News>First female AF Academy graduate continues to lead
Ricki Selva, wife of Gen. Paul Selva, Air Mobility Command commander, discusses options for home-schooled children and their participation in local school sports during a briefing at the Airman and Family Readiness Center, Feb. 13, 2013, at Joint Base Charleston, S.C. Mrs. Selva, a graduate of the first female class of the Air Force Academy, leads Mobility Airmen and their families alongside General Selva. (U.S. Air Force photo/Senior Airman Dennis Sloan)
A page from the 1980 U.S. Air Force Academy Yearbook highlighting the first female class the graduate. Ricki Selva was one of the 157 women in the Academy's first female class and today she continues to lead while serving alongside her husband, Gen. Paul Selva, Air Mobility Command commander. (U.S. Air Force courtesy photo)
by Ken Wright
60th Air Mobility Wing Public Affairs
3/29/2013 - TRAVIS AIR FORCE BASE, Calif. -- The first 157 young women reported to the U.S. Air Force Academy June 26, 1976, following President Gerald Ford's authorization allowing women to enter military academies.
One of those women who marched up the Air Force Academy's legendary "Bring Me Men" ramp that day was Ricki Smith Selva, now wife of Gen. Paul Selva, Air Mobility Command commander.
"I think I have to speak for every single person who has entered a service academy, or basic training, when I say that day was traumatic," Mrs. Selva said. "It was profound, but at that moment I did not have an awareness of it being an historic event."
Mrs. Selva said it took decades to appreciate the significance of being a part of that first graduating class with women cadets.
Four challenging years at the Academy proved to be excellent preparation for the rigors of working in the traditionally male dominated field of Aircraft Maintenance.
"Which was a culture where a young woman constantly had to prove herself," Mrs. Selva said. "We should all be judged upon our merit without having to go through an extra step to make sure people understand we are tough and can make decisions without emotions, and we can be a leader on the flightline or anywhere else."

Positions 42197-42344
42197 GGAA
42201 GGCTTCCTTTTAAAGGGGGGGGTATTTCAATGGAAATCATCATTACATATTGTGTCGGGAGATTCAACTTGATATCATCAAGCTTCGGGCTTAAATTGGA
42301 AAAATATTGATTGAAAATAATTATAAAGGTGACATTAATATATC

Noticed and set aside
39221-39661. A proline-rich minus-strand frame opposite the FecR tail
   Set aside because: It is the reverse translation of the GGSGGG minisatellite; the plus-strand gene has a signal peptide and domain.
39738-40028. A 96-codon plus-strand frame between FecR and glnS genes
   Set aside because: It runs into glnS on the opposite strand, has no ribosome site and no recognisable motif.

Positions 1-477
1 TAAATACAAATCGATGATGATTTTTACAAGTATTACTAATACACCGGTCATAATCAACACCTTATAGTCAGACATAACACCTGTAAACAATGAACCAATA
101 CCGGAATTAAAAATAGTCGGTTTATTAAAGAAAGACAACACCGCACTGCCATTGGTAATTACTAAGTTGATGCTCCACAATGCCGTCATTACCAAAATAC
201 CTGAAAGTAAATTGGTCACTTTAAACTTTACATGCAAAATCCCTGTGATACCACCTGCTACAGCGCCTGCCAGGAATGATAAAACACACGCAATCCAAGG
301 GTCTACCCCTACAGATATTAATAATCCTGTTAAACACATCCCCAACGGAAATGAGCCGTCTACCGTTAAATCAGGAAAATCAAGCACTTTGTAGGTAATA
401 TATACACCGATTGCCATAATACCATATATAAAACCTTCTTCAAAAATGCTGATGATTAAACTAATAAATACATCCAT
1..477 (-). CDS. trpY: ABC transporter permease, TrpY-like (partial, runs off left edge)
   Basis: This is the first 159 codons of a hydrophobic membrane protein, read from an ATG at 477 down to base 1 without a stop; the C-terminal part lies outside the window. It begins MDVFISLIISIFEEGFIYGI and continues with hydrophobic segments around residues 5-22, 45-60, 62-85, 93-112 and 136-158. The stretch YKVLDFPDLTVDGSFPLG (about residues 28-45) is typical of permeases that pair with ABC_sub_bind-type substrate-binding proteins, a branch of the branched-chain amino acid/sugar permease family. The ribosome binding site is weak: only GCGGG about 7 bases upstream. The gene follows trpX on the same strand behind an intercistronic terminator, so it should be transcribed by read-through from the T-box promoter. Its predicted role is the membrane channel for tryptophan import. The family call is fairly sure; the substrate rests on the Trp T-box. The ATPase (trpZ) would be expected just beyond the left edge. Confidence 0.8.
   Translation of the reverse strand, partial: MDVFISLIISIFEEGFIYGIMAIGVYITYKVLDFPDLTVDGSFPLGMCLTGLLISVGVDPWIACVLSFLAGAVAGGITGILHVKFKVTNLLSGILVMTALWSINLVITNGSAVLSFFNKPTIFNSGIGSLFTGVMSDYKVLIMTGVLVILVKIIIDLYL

Despite those early difficulties, Selva said she credits many people for her growth as an officer during a period of great change. "My greatest challenge was to learn as much as I could, as fast as I could," she said. "It wasn't just my new job, although that was a big part of it. There was on-the-job-training with senior NCOs, and that was a tremendous learning experience."
General Selva said he learned a lot of lessons in leadership from his wife after they graduated from the academy in 1980.
"I watched her during the first few months we were married, working with a group of men that grew to respect her as an officer because she had high standards and she demanded those standards of her Airmen," he said. "When we all set high standards and demand them not just of ourselves, but of each other, that demand, that momentum makes our organization better. That is something we can't compromise. I learned that early on from watching her."
The success of Mrs. Selva and her female classmates and all the women before them helped pave the way not just for future generations of women who wanted to attend military academies, but also proved they could serve in positions once thought beyond a female's ability.
Mrs. Selva continues to lead alongside her husband to all Airmen across the Mobility Air Forces, with a particular interest in supporting Airmen and their families.